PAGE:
#BEA14: BookCon Overwhelms/Energizes BEA
BookExpo America ended with a bang: the first BookCon show drew 10,000 excited book fans who swarmed over the parts of the Javits Center on Saturday. "They're scary and inspiring at the same time," said one BEA attendee, echoing the mixed feelings of many industry people. Still, quite a few BEA fairgoers pointed happily to the low average age of the BookCon crowd and its diversity--teenaged girls seemed to be the single-largest group--all of whom were enthusiastic about books and authors. "What's not to like about kids who think reading is cool?" said a publisher.
The bubbling crowds and long lines snaking through the BookCon areas were a striking contrast to the part of the trade show floor that was limited to trade visitors. "DeathCon," said one wag about the shortened, third day of BEA, which had been much more active on Thursday and Friday.
|Eager crowd waiting for BookCon to open.|
There were some BookCon problems, mostly because of the sheer number of attendees, capped at 10,000 (children aged 6-12 paid $5, older fans paid $35). Tearful attendees were turned away from some full events, and the lines and crowds made many areas nearly impassable, including the UPubU area in the basement. Noting that there had been "kerfuffles," BEA show director Steve Rosato said, "I wouldn't want the alternative."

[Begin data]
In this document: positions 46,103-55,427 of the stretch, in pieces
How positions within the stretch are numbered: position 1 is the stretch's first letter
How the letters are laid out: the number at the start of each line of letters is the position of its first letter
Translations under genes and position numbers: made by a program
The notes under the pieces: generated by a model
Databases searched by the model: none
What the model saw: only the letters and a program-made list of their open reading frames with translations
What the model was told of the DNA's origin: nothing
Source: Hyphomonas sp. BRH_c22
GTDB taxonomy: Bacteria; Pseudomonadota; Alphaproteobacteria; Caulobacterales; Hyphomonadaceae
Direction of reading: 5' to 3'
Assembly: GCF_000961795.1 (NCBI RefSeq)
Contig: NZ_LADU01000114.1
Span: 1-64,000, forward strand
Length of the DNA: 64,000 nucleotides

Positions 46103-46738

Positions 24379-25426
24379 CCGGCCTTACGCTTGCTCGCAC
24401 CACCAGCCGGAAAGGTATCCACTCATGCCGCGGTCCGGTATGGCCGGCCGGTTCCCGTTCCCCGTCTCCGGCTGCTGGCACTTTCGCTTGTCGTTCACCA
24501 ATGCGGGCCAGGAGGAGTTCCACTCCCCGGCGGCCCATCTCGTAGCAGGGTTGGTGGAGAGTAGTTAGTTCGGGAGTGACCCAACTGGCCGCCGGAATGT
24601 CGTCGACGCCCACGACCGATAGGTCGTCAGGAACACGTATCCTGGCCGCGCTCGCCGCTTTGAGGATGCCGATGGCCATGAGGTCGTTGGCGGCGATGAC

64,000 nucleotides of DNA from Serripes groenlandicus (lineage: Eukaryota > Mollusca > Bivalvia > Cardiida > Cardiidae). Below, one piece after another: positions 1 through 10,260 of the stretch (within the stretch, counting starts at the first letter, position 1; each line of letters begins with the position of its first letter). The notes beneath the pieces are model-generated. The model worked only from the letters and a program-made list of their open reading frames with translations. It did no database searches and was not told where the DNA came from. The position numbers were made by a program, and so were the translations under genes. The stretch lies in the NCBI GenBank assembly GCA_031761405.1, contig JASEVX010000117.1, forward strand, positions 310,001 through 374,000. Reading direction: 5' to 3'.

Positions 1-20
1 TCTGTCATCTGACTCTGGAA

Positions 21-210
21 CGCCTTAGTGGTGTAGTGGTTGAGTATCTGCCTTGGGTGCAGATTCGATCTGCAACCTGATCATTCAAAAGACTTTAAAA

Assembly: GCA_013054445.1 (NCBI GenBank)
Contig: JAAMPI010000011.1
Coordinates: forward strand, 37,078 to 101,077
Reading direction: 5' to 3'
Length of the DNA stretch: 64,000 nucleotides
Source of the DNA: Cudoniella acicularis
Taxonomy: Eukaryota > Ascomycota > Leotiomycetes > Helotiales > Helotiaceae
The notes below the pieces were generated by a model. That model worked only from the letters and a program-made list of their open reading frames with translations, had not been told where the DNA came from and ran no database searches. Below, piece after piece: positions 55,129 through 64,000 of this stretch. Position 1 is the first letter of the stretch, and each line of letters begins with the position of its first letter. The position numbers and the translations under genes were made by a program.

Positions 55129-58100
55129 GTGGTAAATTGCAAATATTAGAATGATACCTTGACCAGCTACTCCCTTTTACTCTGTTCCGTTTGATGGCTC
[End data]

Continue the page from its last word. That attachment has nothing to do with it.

The announcement that next year's show will consist of a two-day BookExpo, followed by two days of BookCon, caused several BEA attendees to feel that this is a turning point for the show. After years of some people questioning BEA's future, suddenly a more attractive version--one focused on BookCon--had become very appealing to show organizer Reed. "I never paid much attention to the negative talk," said one attendee. "Until BookCon." Perhaps our April Fool's story about the founding of BookCon, "Last Day of BookCon to Feature BEA, Trade-Oriented Show," will become a reality.
Still, BEA remains a great industry meeting place, where people from throughout the book industry around the world meet, catch up, do business, learn about books and authors and make serendipitous connections. May there always be a BEA. --John Mutter